In power and propulsion, there are several examples of New Manhattan Projects such as tokamaks for nuclear fusion (culminating in ITER), inertial confinement fusion (culminating in the National Ignition Facility), and gigantic accelerator projects such as the Super Conducting Super Collider (SSC) and the Large Hadron Collider (LHC) that have crowded out other possibilities while failing to produce practical results despite heavy funding — far exceeding pre-World War II R&D budgets.

Crude Oil Prices Since 1861

Inflation Adjusted Crude Oil Prices Since 1861 (Red Line) — Wikipedia

But belief is not proof, nor are general, hand-waving arguments. In Falling Behind?, Teitelbaum fails to show that the current system is bad for the United States or the world. I think he clearly believes this and I agree with him if he does. A more specific argument and detailed data is needed to make the case to a skeptical audience with a strong short-term interest in the current system.

Conclusion

Falling Behind? is an excellent book and well worth reading if you have an interest in STEM policy or STEM shortage claims, “high-skilled” immigration, or science and engineering policy and economics in general. Many STEM workers and employers would benefit from reading the book — as well as policy makers.

For STEM workers, the one clear takeaway is to expect and plan for the booms and busts. As Joseph advised the Pharaoh, save during the seven fat years to survive the seven lean years. Don’t buy the “new economy/this time is different” hype that often accompanies the booms.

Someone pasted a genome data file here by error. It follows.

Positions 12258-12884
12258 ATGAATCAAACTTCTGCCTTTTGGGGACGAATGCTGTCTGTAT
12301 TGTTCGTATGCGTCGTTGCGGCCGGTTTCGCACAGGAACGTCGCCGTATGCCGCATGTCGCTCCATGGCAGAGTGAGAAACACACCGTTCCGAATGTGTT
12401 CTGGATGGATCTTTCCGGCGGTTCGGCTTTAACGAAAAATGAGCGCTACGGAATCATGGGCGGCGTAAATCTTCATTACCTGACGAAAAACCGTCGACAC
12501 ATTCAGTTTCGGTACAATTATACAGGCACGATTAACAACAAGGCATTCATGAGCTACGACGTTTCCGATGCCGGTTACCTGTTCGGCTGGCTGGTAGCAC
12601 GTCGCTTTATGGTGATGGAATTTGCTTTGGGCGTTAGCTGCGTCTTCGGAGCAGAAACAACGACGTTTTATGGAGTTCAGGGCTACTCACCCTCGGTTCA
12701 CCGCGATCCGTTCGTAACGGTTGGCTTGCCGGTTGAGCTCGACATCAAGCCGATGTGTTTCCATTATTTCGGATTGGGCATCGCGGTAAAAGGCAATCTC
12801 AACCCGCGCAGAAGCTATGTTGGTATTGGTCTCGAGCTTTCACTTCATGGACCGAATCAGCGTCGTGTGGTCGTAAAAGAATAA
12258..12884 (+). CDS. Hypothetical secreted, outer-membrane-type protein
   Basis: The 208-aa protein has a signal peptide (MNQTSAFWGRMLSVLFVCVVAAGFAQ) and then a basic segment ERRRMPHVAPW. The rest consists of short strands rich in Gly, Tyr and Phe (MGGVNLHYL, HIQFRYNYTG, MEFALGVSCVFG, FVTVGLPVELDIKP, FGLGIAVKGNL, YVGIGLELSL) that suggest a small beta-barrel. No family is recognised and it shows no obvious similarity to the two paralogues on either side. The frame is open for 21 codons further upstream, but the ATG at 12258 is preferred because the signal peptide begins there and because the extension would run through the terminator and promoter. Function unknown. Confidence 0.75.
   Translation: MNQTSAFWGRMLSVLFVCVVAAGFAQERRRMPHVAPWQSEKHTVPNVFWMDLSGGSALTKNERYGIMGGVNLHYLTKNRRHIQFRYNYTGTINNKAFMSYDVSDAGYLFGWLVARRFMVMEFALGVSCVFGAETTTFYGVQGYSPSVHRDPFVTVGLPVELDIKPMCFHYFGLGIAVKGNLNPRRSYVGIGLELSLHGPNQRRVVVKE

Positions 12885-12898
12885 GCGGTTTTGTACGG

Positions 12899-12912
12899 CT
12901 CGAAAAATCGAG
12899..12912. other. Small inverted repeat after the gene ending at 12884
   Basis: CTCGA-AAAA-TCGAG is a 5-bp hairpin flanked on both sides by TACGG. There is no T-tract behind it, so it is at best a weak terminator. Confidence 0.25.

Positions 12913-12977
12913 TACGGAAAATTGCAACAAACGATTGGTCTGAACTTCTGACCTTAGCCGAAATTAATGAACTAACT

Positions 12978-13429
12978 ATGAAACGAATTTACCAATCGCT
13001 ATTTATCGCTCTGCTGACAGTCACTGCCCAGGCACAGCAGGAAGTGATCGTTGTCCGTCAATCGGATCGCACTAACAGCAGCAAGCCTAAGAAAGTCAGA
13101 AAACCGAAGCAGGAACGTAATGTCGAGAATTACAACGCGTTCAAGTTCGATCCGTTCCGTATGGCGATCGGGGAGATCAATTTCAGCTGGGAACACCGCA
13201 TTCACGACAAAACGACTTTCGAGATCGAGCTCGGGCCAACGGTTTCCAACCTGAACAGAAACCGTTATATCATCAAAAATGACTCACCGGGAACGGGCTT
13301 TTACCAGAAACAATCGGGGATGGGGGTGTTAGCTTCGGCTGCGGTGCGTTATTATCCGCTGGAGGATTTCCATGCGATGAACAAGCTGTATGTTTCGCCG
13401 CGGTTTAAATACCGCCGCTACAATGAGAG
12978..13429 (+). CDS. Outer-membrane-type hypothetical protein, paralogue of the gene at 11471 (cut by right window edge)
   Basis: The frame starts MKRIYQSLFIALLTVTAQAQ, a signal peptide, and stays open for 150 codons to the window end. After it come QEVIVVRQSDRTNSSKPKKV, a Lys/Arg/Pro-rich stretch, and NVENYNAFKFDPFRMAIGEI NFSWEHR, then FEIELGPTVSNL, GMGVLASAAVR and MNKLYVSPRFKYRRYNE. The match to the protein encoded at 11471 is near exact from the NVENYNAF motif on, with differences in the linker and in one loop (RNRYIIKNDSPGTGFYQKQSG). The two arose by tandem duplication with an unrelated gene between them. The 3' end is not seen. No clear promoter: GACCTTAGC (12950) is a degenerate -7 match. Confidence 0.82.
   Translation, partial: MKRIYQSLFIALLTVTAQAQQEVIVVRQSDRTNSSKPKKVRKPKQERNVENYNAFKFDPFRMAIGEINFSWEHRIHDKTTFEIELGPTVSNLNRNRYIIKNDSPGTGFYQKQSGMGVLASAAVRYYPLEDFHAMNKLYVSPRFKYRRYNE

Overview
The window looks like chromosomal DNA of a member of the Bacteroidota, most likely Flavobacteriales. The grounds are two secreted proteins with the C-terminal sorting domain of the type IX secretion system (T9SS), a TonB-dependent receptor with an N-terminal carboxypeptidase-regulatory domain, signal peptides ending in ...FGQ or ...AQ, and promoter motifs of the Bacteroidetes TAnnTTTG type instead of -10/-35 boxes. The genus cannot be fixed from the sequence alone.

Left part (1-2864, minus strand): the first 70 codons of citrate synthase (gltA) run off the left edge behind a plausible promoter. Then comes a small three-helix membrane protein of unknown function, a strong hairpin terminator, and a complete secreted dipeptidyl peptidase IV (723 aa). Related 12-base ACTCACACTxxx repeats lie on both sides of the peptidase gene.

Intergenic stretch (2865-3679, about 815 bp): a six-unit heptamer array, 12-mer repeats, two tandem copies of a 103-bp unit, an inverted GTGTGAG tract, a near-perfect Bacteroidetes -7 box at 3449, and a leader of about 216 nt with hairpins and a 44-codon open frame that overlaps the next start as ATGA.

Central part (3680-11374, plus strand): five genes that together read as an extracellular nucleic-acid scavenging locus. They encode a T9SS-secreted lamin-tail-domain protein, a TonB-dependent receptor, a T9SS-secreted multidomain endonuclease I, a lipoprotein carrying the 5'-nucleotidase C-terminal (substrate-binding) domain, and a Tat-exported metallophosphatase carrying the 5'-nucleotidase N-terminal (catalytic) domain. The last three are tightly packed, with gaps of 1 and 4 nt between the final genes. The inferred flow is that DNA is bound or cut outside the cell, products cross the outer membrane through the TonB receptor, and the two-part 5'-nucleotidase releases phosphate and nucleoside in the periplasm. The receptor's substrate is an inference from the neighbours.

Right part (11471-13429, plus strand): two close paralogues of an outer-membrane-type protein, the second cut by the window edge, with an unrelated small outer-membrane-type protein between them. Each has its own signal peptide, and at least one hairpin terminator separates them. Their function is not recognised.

For STEM employers, Teitelbaum recounts how major high tech companies invested millions of dollars and many hours of executive time on lobbying for an increase in the H1-B visa cap during the Internet Bubble only to finally get their increase just as the bubble collapsed, surely a waste of time and money in retrospect. While it may take years to change policies in Washington or fail outright, high tech employers have direct and immediate control over their own hiring practices, working conditions and salaries. In this arena, employers have many immediate options including (but not limited to):

o reducing or eliminating the long lists of required specialized skills in Purple Squirrel job descriptions either by using “Preferred” instead of “Required” or simply requiring only some of the list of desired skills instead of all.

o establishing apprenticeship or training programs to enable successful on-boarding of employees without the exact “right skills”

o switching to blind coding and technical tests scored by computers or by human evaluators who know nothing about the candidate other than the answers — as is now the case with standardized tests such as the SAT or Advanced Placement (AP) tests to eliminate bias. One could argue that federal anti-discrimination statutes and common law actually require this anyway 🙂

o simply taking a hard look at many common beliefs and practices of high tech employers that appear to be based on verbal folklore and frequent repetition rather than hard evidence.

We can hope that Michael Teitelbaum will follow up Falling Behind? with another book addressing these and other issues that were not covered in his current book.

© 2015 John F. McGowan

About the Author